(Black Press Media files)

(Black Press Media files)

First Nation condemns ‘inadequate’ punishment of B.C. lawyer who took on ’60s scoop cases

Stephen Bronstein was suspended for one month and fined $4,000

A First Nation in B.C.’s Cariboo region is condemning the B.C. Law Society’s handling of a Vancouver lawyer’s mishandling of residential school survivor cases.

Stephen Bronstein was suspended for one month and fined $4,000 after admitting to mishandling the cases of residential school survivors. He was also barred from acting as counsel for any ’60s Scoop claimants in the future.

The ’60s Scoop was a large-scale program that allowed child welfare organizations to remove Indigenous children from their families and place them in the foster care system and allow them to be adopted by white families.

The Tŝilhqot’in Nation on Wednesday condemned the law society for not adequately punishing Bronstein, noting that many of his clients were from the First Nation.

“The failure to appropriately condemn this misconduct, is yet another injustice and stain on the handling of the victims and survivors of residential schools,” said Chief Joe Alphonse in a statement. “Bronstein failed to protect his clients and created a situation of further victimization and trauma for survivors.”

According to the law society, Bronstein did not investigate the background of a contractor he had hired before allowing him to work with, and have unsupervised access to, residential school survivor clients who were applying for compensation under the Independent Assessment Process, an out-of-court settlement process.

The law society also found that Bronstein failed to investigate or address complaints that his contractor was demanding that clients hand over a portion of the settlement money they received.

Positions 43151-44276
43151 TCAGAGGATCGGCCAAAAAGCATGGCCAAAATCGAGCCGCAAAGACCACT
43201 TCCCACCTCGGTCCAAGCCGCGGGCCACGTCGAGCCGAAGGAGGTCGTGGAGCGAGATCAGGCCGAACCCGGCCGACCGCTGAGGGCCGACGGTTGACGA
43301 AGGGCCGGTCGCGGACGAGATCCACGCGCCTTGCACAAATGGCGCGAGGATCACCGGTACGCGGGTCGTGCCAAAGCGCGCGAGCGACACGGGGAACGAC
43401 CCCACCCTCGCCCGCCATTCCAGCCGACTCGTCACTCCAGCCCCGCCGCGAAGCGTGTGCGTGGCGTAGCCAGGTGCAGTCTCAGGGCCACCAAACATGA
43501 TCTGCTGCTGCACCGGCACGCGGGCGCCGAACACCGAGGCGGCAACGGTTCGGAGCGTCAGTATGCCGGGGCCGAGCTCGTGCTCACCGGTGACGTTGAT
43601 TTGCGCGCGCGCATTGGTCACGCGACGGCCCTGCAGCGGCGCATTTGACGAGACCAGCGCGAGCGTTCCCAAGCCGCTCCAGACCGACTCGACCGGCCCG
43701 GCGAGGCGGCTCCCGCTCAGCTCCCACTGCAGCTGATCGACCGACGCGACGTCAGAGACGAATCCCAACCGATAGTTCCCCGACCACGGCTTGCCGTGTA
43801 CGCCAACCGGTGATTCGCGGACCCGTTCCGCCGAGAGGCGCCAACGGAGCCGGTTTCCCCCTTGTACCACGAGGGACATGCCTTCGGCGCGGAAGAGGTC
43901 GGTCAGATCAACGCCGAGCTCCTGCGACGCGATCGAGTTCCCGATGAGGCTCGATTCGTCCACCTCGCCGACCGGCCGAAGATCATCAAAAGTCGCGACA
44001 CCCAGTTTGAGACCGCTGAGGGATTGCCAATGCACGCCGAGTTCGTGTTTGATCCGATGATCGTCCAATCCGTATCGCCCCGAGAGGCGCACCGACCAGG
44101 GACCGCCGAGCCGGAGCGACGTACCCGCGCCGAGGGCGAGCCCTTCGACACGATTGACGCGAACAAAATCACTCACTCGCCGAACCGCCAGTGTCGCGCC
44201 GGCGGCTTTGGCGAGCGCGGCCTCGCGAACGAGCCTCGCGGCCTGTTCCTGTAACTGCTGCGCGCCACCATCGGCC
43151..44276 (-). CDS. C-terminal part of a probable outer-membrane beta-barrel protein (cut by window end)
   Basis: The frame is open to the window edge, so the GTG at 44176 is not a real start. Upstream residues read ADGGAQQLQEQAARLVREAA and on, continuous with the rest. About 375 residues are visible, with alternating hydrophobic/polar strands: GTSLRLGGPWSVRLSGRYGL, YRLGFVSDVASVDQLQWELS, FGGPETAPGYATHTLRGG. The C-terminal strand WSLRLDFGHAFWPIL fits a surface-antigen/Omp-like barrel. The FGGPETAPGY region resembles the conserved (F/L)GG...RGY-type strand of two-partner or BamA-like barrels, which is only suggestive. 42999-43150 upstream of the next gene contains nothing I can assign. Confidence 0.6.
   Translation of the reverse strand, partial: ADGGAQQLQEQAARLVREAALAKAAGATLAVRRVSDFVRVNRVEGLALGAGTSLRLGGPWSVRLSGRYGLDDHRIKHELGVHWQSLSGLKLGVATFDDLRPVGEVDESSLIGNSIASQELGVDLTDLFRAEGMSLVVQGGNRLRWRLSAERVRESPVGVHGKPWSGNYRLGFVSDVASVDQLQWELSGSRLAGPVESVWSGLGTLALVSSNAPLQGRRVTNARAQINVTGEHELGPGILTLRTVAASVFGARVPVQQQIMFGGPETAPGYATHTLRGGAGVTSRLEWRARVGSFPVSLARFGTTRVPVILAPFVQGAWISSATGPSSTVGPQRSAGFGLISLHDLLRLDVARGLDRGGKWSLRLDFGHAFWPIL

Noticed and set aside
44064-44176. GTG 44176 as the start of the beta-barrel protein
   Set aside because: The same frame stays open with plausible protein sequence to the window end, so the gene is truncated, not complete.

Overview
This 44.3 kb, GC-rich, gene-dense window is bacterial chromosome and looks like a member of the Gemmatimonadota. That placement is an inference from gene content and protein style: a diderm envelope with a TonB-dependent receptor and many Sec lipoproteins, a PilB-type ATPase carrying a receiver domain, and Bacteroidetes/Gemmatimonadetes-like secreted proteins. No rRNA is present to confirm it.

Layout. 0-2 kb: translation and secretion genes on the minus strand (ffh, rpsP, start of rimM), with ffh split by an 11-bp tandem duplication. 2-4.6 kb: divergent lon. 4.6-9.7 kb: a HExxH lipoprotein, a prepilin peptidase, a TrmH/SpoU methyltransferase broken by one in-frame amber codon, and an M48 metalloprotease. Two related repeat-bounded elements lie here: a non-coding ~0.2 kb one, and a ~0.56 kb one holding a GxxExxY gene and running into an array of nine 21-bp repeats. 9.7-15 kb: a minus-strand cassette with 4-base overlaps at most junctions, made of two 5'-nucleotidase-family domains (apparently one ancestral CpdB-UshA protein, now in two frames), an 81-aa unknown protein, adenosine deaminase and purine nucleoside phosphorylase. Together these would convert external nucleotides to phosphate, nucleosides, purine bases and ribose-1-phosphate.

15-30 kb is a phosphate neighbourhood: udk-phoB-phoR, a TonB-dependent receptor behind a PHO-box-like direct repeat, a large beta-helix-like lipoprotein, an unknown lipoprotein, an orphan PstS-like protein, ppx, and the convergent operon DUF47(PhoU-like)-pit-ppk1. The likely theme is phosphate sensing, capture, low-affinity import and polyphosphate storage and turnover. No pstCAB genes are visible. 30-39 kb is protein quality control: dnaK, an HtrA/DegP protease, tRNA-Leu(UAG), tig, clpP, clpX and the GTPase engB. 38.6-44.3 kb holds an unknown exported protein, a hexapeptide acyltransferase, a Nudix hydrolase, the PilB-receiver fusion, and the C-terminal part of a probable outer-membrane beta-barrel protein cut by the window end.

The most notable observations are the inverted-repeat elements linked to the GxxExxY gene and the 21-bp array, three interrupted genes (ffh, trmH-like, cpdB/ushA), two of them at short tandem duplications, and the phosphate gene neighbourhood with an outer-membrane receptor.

Bronstein also admitted to providing “inadequate service” to 17 clients by not document important communications properly, by not replying to some communications and failing to inform clients and advance their claims in a “timely” manner.

“He admitted to misconduct in his handling of declarations signed by the clients, by directing staff to remove the declarations clients signed on their original Independent Assessment Process application forms and attaching the declarations to revised forms which clients approved over the telephone without seeing them,” the law society stated.

The Tŝilhqot’in pointed to a dissenting opinion written by the law society’s hearing panel which described the disciplinary action as “grossly inadequate.”

In her dissenting opinion, Karen L. Snowshoe wrote that she did “not find that the proposed disciplinary actions fall within the range of fair and reasonable disciplinary actions, in all the circumstances.”

Alphonse said that the outcome of the law society’s hearing “makes a mockery of justice” for residential school and Sixties Scoop survivors.

“This case needed further investigation into the serious claims being made about (contractor) Ivan Johnny’s intimidation and extortion of clients,” he said. “It took a lot of courage for witnesses to come forward, and this is what they have to show for it – nothing. Bronstein basically got off with no repercussion.”


@katslepian

katya.slepian@bpdigital.ca

Like us on Facebook and follow us on Twitter.

Indigenous

Just Posted

Jada Benwell and Connor Larkey are the valedictorians of the 2021 graduating class at Parkland Secondary School. (Wolf Depner/News Staff)
Pandemic taught lessons in perseverance for North Saanich high schoolers

Parkland Secondary School to release 2021 grad ceremony video on June 25